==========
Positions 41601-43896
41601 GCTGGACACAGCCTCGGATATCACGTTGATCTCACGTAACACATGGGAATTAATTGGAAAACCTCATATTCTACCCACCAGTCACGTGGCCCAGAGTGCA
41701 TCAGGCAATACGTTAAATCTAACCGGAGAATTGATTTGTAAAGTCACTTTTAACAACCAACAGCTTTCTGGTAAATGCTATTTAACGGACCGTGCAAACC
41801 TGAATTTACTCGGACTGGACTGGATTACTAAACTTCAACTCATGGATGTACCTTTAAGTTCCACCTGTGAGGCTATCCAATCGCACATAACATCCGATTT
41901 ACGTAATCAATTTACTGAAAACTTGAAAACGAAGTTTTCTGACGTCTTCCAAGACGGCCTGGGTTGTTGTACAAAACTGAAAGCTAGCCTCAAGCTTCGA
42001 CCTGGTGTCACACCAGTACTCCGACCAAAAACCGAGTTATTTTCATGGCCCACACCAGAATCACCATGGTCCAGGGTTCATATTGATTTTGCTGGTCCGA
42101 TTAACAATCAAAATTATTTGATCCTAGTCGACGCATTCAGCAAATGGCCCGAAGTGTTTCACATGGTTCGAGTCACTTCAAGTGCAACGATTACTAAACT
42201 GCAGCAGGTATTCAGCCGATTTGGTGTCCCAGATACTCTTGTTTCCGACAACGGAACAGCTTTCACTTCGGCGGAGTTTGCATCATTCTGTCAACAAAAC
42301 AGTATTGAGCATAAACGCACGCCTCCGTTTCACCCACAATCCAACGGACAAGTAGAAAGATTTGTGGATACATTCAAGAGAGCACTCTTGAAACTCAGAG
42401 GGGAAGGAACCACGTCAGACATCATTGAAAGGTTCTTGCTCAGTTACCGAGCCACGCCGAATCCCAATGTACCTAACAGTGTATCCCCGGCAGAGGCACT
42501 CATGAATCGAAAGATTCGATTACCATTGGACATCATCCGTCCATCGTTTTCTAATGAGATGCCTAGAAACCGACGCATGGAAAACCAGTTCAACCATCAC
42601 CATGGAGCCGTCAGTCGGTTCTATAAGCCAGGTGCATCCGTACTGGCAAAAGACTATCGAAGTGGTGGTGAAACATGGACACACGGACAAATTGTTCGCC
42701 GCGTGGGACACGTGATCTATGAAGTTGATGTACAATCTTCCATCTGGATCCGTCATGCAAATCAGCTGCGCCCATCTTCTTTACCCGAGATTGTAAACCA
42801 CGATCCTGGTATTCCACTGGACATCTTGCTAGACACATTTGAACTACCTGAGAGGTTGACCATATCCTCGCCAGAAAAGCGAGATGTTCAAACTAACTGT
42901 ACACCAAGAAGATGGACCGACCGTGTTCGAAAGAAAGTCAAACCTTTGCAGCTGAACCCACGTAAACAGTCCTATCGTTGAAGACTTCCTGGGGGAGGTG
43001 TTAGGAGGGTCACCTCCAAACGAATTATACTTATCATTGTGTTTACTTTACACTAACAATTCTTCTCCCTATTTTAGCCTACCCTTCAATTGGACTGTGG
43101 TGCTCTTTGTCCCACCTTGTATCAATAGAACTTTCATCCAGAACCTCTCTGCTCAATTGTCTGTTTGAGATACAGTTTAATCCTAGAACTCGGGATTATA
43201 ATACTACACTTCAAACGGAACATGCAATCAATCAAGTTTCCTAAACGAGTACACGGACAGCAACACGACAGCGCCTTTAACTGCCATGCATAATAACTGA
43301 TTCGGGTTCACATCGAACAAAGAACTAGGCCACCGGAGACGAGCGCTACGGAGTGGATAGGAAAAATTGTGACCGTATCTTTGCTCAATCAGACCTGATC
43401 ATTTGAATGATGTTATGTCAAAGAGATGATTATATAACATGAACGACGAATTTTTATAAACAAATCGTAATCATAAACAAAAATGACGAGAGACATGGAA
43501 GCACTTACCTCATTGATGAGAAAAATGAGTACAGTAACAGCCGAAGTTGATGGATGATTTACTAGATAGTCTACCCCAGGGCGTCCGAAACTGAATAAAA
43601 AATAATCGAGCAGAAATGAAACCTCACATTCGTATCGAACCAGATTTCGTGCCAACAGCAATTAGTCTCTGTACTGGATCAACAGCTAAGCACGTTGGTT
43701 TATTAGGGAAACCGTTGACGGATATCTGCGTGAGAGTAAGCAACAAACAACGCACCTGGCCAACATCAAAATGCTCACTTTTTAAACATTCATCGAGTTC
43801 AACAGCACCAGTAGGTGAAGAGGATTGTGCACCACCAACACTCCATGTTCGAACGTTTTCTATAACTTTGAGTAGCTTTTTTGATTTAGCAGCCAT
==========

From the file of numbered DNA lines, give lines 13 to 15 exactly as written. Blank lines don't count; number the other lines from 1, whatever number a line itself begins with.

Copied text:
42701 GCGTGGGACACGTGATCTATGAAGTTGATGTACAATCTTCCATCTGGATCCGTCATGCAAATCAGCTGCGCCCATCTTCTTTACCCGAGATTGTAAACCA
42801 CGATCCTGGTATTCCACTGGACATCTTGCTAGACACATTTGAACTACCTGAGAGGTTGACCATATCCTCGCCAGAAAAGCGAGATGTTCAAACTAACTGT
42901 ACACCAAGAAGATGGACCGACCGTGTTCGAAAGAAAGTCAAACCTTTGCAGCTGAACCCACGTAAACAGTCCTATCGTTGAAGACTTCCTGGGGGAGGTG